I can't believe that's what God wants.

Right after verse 17 from Deuteronomy, in the middle of all these curses and laws, comes verse 18.

It says, "Cursed be anyone who misleads a blind person on the road." All the people shall say, "Amen!"

And then, verse 19:
"Cursed be anyone who deprives the alien, the orphan, and the widow of justice." All the people shall say, "Amen!"

God knows the land is dangerous. God knows the boundaries will be moved. But God also knows WE can move them back. We can CHOOSE to expand our boundaries instead of constricting them. We can CHOOSE to restore the dignity of people whose lives have been unfinished by cruelty. We can expand our neighbors' boundaries. We can encircle them in our own. We can cross the lines of fear, we can erase the lines of hatred, we can put down the stones of violence. We can choose to restore hope.


There was something else on those videos Monday night. And I hope this is what we really remember. At the moment of shock and chaos, people ran IN. At the time of greatest danger, in the face of death, people ran TOWARDS the destruction. People went TO the injured. People raced as fast as their legs would take them INTO the smoke, INTO the debris, INTO the terror. They crossed the lines for good. Because that's what people do.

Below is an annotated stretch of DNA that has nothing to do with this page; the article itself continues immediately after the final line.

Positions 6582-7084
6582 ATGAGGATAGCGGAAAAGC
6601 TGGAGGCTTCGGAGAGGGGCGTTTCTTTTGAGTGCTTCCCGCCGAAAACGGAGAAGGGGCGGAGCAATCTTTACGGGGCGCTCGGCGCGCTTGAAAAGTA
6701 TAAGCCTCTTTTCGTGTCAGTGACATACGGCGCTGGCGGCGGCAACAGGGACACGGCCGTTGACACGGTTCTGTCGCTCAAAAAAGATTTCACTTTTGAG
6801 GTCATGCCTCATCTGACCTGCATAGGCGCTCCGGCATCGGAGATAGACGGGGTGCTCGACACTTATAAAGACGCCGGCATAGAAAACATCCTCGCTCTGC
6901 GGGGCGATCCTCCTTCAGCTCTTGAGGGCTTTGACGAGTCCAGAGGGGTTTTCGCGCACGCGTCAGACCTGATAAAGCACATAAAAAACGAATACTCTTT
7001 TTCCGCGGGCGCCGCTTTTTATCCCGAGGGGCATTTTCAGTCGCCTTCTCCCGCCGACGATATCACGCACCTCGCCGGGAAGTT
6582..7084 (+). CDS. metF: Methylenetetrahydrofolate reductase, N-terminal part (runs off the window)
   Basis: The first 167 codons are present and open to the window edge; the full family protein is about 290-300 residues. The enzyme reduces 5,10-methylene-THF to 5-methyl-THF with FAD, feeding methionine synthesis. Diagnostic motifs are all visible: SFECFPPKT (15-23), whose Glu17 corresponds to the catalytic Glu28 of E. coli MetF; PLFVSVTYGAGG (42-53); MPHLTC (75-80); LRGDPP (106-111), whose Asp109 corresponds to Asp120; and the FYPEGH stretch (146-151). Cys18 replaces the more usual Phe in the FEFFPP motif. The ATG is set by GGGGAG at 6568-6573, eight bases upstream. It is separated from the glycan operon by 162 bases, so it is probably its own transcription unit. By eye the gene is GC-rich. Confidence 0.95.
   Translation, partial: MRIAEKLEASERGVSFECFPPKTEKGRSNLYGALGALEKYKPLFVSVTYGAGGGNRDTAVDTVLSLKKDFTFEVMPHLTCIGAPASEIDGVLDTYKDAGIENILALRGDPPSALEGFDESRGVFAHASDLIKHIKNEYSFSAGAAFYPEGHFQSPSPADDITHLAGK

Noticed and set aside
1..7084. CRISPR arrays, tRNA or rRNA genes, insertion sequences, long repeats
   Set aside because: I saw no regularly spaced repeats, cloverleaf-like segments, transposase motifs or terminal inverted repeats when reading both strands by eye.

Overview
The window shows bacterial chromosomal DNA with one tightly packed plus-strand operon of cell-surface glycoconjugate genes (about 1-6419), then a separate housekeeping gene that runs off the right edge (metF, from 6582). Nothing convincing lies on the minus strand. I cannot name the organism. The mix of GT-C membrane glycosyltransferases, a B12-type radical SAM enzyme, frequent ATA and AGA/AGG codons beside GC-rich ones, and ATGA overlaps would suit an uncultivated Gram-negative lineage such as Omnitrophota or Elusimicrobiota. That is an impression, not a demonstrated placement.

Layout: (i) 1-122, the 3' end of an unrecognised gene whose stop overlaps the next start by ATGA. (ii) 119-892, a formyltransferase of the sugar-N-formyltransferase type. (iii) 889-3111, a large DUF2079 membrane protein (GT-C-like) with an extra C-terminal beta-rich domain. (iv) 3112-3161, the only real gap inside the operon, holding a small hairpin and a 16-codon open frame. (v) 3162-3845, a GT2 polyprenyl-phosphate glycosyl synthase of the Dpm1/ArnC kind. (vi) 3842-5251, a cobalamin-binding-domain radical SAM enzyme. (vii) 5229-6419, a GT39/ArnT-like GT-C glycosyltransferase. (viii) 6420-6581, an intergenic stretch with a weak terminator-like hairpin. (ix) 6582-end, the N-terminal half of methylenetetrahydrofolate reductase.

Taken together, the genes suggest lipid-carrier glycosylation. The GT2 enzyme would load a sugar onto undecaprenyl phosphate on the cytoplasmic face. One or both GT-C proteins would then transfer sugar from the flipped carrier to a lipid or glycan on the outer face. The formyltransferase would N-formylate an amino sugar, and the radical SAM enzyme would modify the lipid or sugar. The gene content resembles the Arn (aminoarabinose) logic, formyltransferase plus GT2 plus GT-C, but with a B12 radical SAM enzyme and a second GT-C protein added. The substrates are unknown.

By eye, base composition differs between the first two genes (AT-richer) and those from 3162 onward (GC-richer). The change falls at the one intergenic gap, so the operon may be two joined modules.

Patton Oswalt, a keen observer of humanity's best and worst, noticed this, too. And Tuesday morning, he wrote words that sound like they might have come from Ecclesiastes:

"This is a giant planet, and we're lucky to live on it but there are prices and penalties incurred for the daily miracle of existence. One of them is, every once in a while, the wiring of a tiny sliver of the species gets snarled and they're pointed toward darkness.